The appointment of a Guardian/Conservator may be suggested if an adult is found to be unable to make or communicate decisions. It is the responsibility of the Guardian/Conservator to manage the estate in their ward’s best interest. If an adult requires long-term care, they may be required to meet income criteria for certain services, including nursing home placement. Please visit AHCCCS for more information regarding the Arizona Long-Term Care System.
If an individual's mental or physical capacity is in question, APS may have the adult evaluated by a physician who will decide whether the adult can make their own decisions. The process to “declare” someone incapacitated requires court action. If the physician says that the adult can no longer make decisions and manage on their own, the case will be referred for the petitioning of a guardian/conservator. The judge will use the physician’s evaluation to make their decision and may appoint the Public/Private Fiduciary or other person(s) able and willing to serve. However, if the physician’s decision indicates that the adult can make their own decisions, the adult cannot be declared incompetent at that time.
If you suspect someone with developmental disabilities is being abused, you must first know their age. If the suspected victim is 17 years of age or younger, this needs to be reported to the Arizona Department of Child Safety. If the person is 18 years of age or older, reporting must go through Adult Protective Services.
*Please note: not all people with developmental disabilities are considered vulnerable. Please see the APS definition of a vulnerable adult.
|Quarterly Report||Fiscal Year|
|APS Cases with Developmental Disabilities Cases - April to June 2021||SFY2021|
|APS Cases with Developmental Disabilities Cases - January to March 2021||SFY2021|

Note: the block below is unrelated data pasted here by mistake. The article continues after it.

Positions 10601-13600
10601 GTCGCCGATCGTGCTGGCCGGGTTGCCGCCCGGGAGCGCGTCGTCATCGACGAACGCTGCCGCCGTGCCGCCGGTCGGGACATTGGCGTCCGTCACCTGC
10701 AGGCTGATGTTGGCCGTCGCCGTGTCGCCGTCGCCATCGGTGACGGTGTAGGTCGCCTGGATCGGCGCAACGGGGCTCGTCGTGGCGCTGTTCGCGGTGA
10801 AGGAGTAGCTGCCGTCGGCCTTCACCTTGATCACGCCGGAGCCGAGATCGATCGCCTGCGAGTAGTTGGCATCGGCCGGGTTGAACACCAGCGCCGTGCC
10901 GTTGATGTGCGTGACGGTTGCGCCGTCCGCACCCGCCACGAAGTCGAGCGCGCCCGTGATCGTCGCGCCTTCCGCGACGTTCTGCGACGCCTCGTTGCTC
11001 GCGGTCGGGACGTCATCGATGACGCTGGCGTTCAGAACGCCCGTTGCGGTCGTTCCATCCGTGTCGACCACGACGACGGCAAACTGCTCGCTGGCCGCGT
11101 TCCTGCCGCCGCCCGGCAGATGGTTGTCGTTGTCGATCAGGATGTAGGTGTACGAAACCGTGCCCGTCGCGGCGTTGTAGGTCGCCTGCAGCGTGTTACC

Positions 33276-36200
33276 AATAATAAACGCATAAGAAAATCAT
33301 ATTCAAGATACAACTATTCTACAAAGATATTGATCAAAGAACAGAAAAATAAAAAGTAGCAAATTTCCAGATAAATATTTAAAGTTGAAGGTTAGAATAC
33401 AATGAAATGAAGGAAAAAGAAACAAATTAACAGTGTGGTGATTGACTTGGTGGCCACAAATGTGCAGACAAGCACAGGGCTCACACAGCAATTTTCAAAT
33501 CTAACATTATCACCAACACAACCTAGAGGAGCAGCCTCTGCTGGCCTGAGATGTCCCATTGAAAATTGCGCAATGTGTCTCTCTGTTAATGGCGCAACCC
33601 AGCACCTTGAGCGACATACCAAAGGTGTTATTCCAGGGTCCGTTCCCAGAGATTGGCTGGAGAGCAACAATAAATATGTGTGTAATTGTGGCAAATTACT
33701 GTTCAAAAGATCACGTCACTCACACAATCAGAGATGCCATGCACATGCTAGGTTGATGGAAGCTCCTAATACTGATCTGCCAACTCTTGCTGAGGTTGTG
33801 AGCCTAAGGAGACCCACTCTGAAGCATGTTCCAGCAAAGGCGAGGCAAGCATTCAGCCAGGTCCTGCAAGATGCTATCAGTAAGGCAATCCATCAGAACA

|APS Cases with Developmental Disabilities Cases - October to December 2020||SFY2021|
|APS Cases with Developmental Disabilities Cases - July to September 2020||SFY2021|
|APS Cases with Developmental Disabilities Cases - April to June 2020||SFY2020|
|APS Cases with Developmental Disabilities Cases - January to March 2020||SFY2020|
|APS Cases with Developmental Disabilities Cases - October to December 2019||SFY2020|
|APS Cases with Developmental Disabilities Cases - July to September 2019||SFY2020|
|APS Cases with Developmental Disabilities Cases - January to March 2019||SFY2019|
|APS Cases with Developmental Disabilities Cases - April to June 2019||SFY2019|
Details of the case may be shared if the case ends up in court. However, APS follows the Arizona Confidentiality Statute, A.R.S. § 46-460, and does not release information unless specified by the statute. For example, employees of the Department of Economic Security may release any information that is otherwise held confidential in certain circumstances, but they may not release the reporting source's identity.
Family caregivers provide most of the assistance that enables older Arizonans and those with disabilities to live independently in their homes and communities. Caregivers can also include grandparents raising grandchildren. Learn more about the DES Family Caregiver Support Program.